1) Give Dalton an extension this summer, paying decent starting quarterback money (between $14 million and $15 million per season) for a young quarterback who has been stellar in the regular season but a disaster in three playoff appearances.
3) Wait until next season and move forward with another young, cheap option.
Speaking at the NFL Annual Meeting on Sunday, Brown said the cost of a starting quarterback is a "dilemma" for NFL teams, regardless of how much the salary cap increases.
"When you go forward in this league, it is not clear which is the better way to go," Brown said, per the team's official website. "Do you have a high-priced quarterback and less elsewhere or do you try to have as many guys as you can have and maybe a quarterback that is young and not so highly paid?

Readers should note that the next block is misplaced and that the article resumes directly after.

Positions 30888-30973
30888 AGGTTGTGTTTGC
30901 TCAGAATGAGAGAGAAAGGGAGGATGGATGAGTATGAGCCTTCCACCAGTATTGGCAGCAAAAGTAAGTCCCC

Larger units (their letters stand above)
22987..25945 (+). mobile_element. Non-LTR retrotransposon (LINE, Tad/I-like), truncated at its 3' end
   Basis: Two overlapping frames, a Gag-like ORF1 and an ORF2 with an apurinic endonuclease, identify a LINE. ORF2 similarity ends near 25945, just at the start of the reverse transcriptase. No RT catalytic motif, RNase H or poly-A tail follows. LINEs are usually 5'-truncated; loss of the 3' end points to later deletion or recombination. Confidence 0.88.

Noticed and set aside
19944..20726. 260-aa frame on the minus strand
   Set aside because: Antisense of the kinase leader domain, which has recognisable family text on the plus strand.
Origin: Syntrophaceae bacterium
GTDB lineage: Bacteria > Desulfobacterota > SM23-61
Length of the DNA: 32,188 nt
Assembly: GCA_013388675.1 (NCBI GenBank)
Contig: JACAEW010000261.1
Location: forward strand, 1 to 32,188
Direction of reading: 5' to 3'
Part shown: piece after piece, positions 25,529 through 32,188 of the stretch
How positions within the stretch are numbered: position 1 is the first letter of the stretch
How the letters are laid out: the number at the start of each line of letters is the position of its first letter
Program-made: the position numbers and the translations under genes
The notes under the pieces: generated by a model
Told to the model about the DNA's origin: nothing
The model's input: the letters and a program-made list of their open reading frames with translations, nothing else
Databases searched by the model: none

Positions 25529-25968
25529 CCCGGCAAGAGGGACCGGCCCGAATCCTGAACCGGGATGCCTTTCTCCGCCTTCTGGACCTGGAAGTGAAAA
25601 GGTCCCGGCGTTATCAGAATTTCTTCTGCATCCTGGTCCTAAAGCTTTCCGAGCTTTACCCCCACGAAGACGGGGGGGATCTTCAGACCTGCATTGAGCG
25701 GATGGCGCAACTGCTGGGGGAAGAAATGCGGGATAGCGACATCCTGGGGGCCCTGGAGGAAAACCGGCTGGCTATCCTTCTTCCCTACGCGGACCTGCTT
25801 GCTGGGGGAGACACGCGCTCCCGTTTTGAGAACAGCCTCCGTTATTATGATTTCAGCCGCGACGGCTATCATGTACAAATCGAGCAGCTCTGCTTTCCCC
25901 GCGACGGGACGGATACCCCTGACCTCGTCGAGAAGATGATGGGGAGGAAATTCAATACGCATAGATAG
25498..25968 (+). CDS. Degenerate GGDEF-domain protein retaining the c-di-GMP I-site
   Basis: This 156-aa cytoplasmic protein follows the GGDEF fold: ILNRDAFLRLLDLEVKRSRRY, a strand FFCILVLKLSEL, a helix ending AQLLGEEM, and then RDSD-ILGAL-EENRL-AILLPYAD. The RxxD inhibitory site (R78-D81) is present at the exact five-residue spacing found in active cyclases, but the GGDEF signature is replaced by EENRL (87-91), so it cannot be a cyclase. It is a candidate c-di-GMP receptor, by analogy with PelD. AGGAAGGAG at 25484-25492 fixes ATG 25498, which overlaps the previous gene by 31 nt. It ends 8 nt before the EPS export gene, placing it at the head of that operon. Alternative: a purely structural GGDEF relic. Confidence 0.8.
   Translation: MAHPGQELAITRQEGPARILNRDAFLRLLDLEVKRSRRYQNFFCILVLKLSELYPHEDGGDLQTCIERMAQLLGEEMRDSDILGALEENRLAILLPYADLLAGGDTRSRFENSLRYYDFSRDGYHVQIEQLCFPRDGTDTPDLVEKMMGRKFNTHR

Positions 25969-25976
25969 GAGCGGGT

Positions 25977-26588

"Seattle, for example of that. In fact, you look at the statistics it is rather surprising how few quarterbacks that are old in recent years -- saying over 30 -- have won the Super Bowl. They've gotten there but they haven't won it. I don't know is that (a) better formula to go with a younger guy and spread the money around? That's a dilemma for us. We are trying to work through it. It's slow going. I can't predict when we are going to get that matter resolved."
One thing we do know is that A.J. Green won't be leaving Cincinnati anytime soon. The team will exercise the fifth year for the dynamic wide receiver (in the new collective bargaining agreement, teams hold a fifth-year option on first-round draft picks). Putting off that big contract will allow the Bengals to focus on Dalton.
"(Green is) going to be here for not one more year, but two more years," Brown said. "Even though we haven't tendered him yet our intention is to do that and put ourselves in position to turn to others such as Dalton and we would like to turn to a couple more as well."
How fierce the team turns toward giving a new contract to Dalton will be something to watch as the spring progresses.